sort of a left hand thread tap and the proper size pilot drill
for the
easy-out. If it's only hand tight to ought to come out. Have an
assistant hold a
vacuum cleaner hose close to broken screw while drilling the pilot
hole to
capture any small chips. A small center drill or sharp prick punch
may be necessary
to ensure the pilot drill puts the hole close to the true center of
the
broken screw. Sounds like a lot but it's generally easy.



**************************************See AOL's top rated recipes
(http://food.aol.com/top-rated-recipes?NCID=aoltop00030000000004)








Joe Zeglinski
 

Hi Pete,

If you do decide trying a "screw extractor", to get the rest of it out, it
might be obvious, but I will state it here anyway.

Remove one of the other clutch screws, using a good one to determine how
much remains broken inside. That will give you the maximum depth you can go
with a pilot drill hole, for the extractor - obviously less depth is safer.

I suspect, that it will not take very much torque at all to ease out the
broken stub. Mere friction alone might almost ease it out since it wasn't
really screwed in tight.

Joe

----- Original Message -----
From: "Peter Santangeli" <peter@...>
To: <ap-gto@...>
Sent: Saturday, December 15, 2007 12:27 PM
Subject: [ap-gto] Re: Broken clutch knob



Maybe a picture is indeed worth 1000 words... Here is a shot of the
broken knob:

http://www.santangeli.net/knob.jpg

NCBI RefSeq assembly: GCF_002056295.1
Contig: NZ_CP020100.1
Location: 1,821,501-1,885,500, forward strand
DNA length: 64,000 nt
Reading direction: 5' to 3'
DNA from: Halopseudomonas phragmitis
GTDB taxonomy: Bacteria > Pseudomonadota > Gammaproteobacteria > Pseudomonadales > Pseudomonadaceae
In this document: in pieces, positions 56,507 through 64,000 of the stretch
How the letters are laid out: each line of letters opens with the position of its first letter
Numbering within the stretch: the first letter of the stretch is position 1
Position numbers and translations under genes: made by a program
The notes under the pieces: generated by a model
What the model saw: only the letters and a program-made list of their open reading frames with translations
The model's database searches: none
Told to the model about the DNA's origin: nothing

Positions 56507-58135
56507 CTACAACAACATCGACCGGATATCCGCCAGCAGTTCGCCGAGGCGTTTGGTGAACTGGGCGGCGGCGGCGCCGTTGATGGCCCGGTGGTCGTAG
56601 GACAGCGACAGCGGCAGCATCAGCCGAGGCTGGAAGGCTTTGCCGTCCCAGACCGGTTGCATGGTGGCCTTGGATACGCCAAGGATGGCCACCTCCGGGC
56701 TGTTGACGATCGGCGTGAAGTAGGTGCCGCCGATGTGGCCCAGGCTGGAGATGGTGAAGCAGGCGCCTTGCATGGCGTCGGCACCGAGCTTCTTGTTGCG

As you can see, the device is actually a hollow threaded aluminum tube
with the knob part screwed into it. The walls of the tube are not that
thick, but should take quite a bit of torque without breaking. All I
can assume is that the knob got banged longitudinally somehow, and the
tube broke.

The rest of the tube (with the "outer" thread) is unfortunately still
in the mount.

Pete


observe_m13
 

I am totally confused. If this is the problem, toss it in the garbage
and order a new one from AP on Monday.

I thought you were talking about the mount having a problem with a
broken off threaded section in the mount itself. That is serious and
is what a picture of would be worth a 1000 words.

Rick.


--- In ap-gto@..., "Peter Santangeli" <peter@...> wrote:


Maybe a picture is indeed worth 1000 words... Here is a shot of the
broken knob:

http://www.santangeli.net/knob.jpg

As you can see, the device is actually a hollow threaded aluminum tube
with the knob part screwed into it. The walls of the tube are not that
thick, but should take quite a bit of torque without breaking. All I
can assume is that the knob got banged longitudinally somehow, and the
tube broke.

The rest of the tube (with the "outer" thread) is unfortunately still
in the mount.

Pete


--- In ap-gto@..., Gregory Nottingham <gnpnotti@> wrote:

My experience using Eazy Outs on exhaust studs on cylinder heads has
not been good. I know that the telescope situation is different.
What is the diameter of screw? As long as you are sure that screw
isn't cross-threaded, you should be alright but every-time I've used
one, I have gone in with the assumption that I will have to take the